It’s not as odd a thing as one might think. In the theater they are the “joints” that hold together the larger scenes—even Shakespeare used them. All those short comic scenes with buffoons or side characters who would sometimes comment on the larger action functioned as knee plays. Those typically small scenes would usually happen in front of the drop curtain and wouldn’t require large sets or crowds, so they allowed the main actors to change costumes or the crew to make scenic changes. Other forms of theater use similar devices. They are often called entr’actes.
In 1983, I was approached by theater director Robert Wilson to collaborate with him on his production the CIVIL warS. I’d seen some of his work around town in the years prior to this—Einstein on the Beach (1976) and A Letter for Queen Victoria: An Opera (1974), for example—and I was knocked out by what he was doing. I think he knew me by reputation as a pop musician, though I doubt he listened to pop music, and I suspect he knew that I’d collaborated with Twyla Tharp on an evening-length dance piece called The Catherine Wheel (1981).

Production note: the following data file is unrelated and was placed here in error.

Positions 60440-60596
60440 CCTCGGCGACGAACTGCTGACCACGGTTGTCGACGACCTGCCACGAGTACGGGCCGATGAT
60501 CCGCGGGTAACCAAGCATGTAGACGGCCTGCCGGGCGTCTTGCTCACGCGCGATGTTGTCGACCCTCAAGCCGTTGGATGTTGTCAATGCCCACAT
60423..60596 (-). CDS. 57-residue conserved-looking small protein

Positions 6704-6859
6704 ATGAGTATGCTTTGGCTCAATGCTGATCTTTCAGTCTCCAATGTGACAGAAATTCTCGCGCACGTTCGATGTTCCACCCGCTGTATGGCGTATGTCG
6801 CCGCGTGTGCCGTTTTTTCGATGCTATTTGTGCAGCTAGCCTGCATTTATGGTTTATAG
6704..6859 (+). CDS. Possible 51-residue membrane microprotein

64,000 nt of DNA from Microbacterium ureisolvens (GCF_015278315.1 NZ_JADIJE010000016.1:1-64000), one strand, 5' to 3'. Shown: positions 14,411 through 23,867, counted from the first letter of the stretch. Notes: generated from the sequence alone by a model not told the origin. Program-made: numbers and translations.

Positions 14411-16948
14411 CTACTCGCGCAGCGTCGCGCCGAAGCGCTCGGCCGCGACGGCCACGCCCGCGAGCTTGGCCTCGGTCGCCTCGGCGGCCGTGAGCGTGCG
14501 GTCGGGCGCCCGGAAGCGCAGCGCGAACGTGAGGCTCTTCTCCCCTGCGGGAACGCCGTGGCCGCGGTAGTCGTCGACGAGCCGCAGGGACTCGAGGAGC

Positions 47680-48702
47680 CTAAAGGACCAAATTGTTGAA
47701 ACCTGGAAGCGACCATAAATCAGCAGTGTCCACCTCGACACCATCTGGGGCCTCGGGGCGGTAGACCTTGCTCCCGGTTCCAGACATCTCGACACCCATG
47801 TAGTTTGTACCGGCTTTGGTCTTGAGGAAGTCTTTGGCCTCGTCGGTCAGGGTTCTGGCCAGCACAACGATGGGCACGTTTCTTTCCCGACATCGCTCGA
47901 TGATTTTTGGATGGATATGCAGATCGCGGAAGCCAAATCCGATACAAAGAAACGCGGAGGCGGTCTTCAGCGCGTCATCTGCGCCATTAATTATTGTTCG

Bob and I met, and he explained the CIVIL warS as only he can. He has a mesmerizing voice and presence, and though he dresses conservatively for a downtown avant-gardian his Waspy attire somehow allows him to get away with proposing the most outrageous productions—and this was no exception. Bob had his pitch down on the CIVIL warS project, and, as is his wont, he explained the project mainly through a series of drawings and diagrams that he continually produced as he talked.
Bob has some great aphorisms. One goes something like, “I can’t explain what my work is about, but I can describe how I make it.” Which is true—he begins with structure, not narrative. Sometimes he’ll propose that a piece have five large acts, for example. Then he might say that the acts at the beginning and the end will be mirror images of each other, and the one in the middle will be the “axis.” He might set lengths for each act or scene, and these timings will be completely arbitrary, as there is no “content” for these scenes yet; but he will (sometimes) nonetheless adhere to that structure.
Defining the structure in this way automatically restricts what the content can be, what is possible—and things start to fall into place. Not into a place that a conventional Broadway or West End theatergoer would recognize, but a place that might not be unfamiliar to a Kabuki audience—though the look and style are purely Western.